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Detail of the hispanic-arabic coffer placed in the Museum of Navarre. It dates back to 1004.
Sancho Garcés III el Mayor – the Elder (1004-1035) rules over the greater part of the Peninsula’s Christian domains: Pamplona, Nájera, Aragon, Sobrarbe, Ribagorza, Castile and Leon, at the same time as he lays claim to Gascony and the County of Barcelona. His reign leads to the social, political and economic expansion of the kingdom of Pamplona, with major territorial gains. This monarch organises the Way of Santiago, introduces the Romanesque and spreads the Cluniac culture throughout his kingdoms.
At the end of the 9th century, the kingdom of Pamplona is forced to bring its territorial expansion to a halt, held in check by the advance of its powerful neighbours, Castile and Aragon. Thus its southward expansion is halted at the same time as it lives under the constant threat of political annexation.
Hovering between independence and incorporation within the political sphere of the French, Castilian and Aragonese monarchs is the awkward status that prevails in Navarre during the Early Middle Ages.
From 1076 to 1134 it will remain part of the Aragonese crown, from which it will secede during the reign of Garcia Ramirez (1134-1150), thus restoring its political independence; in the ensuing reign of Sancho el Sabio – the Wise (1150 – 1194), the kingdom of Pamplona will become known as the Kingdom of Navarre, which is interpreted as a gesture of political affirmation and territorial sovereignty in the face of annexationist threats from other Peninsular kingdoms, and especially from Castile.
Nevertheless, the process involving the loss of territory continues, and in 1200, under the reign of Sancho el Fuerte – the Strong (1194 – 1234) the kingdom is deprived of the territories of Alava, Guipuzcoa and the Duranguesado, in Vizcaya, which are conquered by the Castilian monarch. Thereafter, Navarre, blocked to the west by the frontier with Castile, will be forced to focus its policy of territorial expansion largely towards the north, the French lands of Ultrapuertos, and to the east, the border tract with Aragon.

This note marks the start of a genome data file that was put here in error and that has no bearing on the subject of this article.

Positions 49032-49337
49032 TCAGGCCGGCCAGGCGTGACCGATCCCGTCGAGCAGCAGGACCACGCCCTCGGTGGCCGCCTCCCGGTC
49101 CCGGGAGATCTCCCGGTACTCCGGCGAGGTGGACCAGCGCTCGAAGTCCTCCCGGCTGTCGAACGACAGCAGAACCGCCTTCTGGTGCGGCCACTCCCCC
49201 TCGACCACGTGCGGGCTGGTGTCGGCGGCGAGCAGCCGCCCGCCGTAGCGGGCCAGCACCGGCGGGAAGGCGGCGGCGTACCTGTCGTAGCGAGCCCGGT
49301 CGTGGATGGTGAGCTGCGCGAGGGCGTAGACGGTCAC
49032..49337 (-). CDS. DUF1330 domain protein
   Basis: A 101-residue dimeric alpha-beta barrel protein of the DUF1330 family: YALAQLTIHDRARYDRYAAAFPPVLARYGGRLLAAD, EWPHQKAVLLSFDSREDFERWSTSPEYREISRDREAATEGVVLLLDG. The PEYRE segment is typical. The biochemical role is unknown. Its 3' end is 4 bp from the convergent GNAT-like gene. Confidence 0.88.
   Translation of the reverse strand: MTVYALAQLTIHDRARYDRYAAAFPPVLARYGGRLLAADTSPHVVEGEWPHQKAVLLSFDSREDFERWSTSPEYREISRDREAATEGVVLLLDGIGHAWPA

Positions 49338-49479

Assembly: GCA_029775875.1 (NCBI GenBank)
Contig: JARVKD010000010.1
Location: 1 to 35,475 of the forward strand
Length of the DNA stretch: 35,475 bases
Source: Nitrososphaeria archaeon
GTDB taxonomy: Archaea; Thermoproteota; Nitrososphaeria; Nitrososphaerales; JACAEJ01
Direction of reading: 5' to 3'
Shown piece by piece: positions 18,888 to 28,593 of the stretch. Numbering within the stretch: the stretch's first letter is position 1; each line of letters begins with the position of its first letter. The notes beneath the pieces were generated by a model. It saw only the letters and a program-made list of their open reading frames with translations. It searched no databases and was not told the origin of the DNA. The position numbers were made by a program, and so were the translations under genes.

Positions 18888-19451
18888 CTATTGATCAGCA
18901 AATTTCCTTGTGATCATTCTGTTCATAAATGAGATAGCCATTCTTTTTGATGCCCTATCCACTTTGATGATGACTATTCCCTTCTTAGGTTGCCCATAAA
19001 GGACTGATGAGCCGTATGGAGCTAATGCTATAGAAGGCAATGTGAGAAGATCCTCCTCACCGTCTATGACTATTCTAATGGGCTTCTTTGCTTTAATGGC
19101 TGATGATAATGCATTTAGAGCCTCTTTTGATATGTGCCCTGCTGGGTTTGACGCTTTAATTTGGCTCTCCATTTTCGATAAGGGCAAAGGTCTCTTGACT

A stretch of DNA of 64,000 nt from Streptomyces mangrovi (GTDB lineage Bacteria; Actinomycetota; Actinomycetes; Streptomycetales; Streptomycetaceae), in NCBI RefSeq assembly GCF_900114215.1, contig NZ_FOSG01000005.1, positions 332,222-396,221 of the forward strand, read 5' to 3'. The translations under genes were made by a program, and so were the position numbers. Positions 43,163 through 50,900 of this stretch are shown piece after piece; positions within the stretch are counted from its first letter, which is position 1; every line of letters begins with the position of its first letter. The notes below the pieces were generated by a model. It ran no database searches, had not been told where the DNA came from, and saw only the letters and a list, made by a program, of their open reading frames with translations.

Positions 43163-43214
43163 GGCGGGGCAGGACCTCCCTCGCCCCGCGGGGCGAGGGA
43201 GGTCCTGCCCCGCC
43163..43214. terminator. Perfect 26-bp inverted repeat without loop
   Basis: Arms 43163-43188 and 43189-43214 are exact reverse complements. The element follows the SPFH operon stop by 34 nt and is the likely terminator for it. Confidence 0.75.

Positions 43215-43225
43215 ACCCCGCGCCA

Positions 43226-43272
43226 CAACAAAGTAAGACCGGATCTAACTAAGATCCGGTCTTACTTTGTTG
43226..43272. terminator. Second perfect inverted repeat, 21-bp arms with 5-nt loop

The death of Sancho VII el Fuerte in 1234 brings the Navarrese dynasty to an end and the kingdom falls under French influence, in search of an ally that will ensure its survival in the face of constant pressure from Castilians and Aragonese alike. The first to be installed on the throne is the House of Champagne (1234 – 1274), which is succeeded by the Capetian dynasty, which between 1274 and 1326 simultaneously occupies the thrones of France and Navarre.
The House of Evreux (1328-1425) initiates a time of intense relations in the political life of the Peninsula and Europe overall, especially during the reign of Charles II, obsessed by occupying the French throne; the reign of Charles III the Noble (1387 – 1425) strikes a balance between cultural and material prosperity; testifying to this is the splendour of the Navarrese Gothic, evident in artistic works such as the Royal Palace in Olite and this same monarch’s sepulchre in Pamplona Cathedral.
The death of Charles III gives rise to a serious conflict regarding his succession. This is no more than the first signs of a far-reaching institutional and social crisis that will lead to civil war. John II, who heads the camp of the Agramonteses, is married to Blanca, the heir to the Navarrese throne, and has been King of Navarre and of Aragon since 1458; opposed to him is his step-son, the legendary Charles, Prince of Viana, who heads the camp of the Beaumontes in their quest, which was never to be fulfilled, to occupy the throne of Navarre.
This state of internal weakness will last for half a century and will finally be exploited by Ferdinand the Catholic who, in support of the Beaumonteses, invades Navarre in 1512, thus making it part of the Crown of Castile. Soundly defeated, Don Juan and Doña Catalina de Albret, the last monarchs of Navarre, seek refuge on the other side of the Pyrenees, which they will never cross again, and will uphold the dynasty that, as of 1555, will give rise to the House of Bourbon, which will reign in France until the 1789 revolution, and in Spain from 1700 onwards.
Following its conquest by Castile, Navarre is governed by a Viceroy, who exercises the powers of a monarch in Pamplona. This situation will last for four centuries. Meanwhile, the kingdom’s institutions are maintained, especially the Cortes, which is convened throughout the 16th, 17th and 18th centuries to legislate and approve the kingdom’s financial contributions to the ventures of the Spanish monarch. The Kingdom’s Council (Diputación) is founded in 1576 as a standing governing body in representation of the Cortés when the latter is not sitting: for five centuries this institution has been the exponent of Navarre’s own administration and since the 19th century it has persisted under the name of Diputación Provincial (Provincial Council), Diputación Foral de Navarre (Regional Council of Navarre), and since 1982, Gobierno de Navarre (Government of Navarre).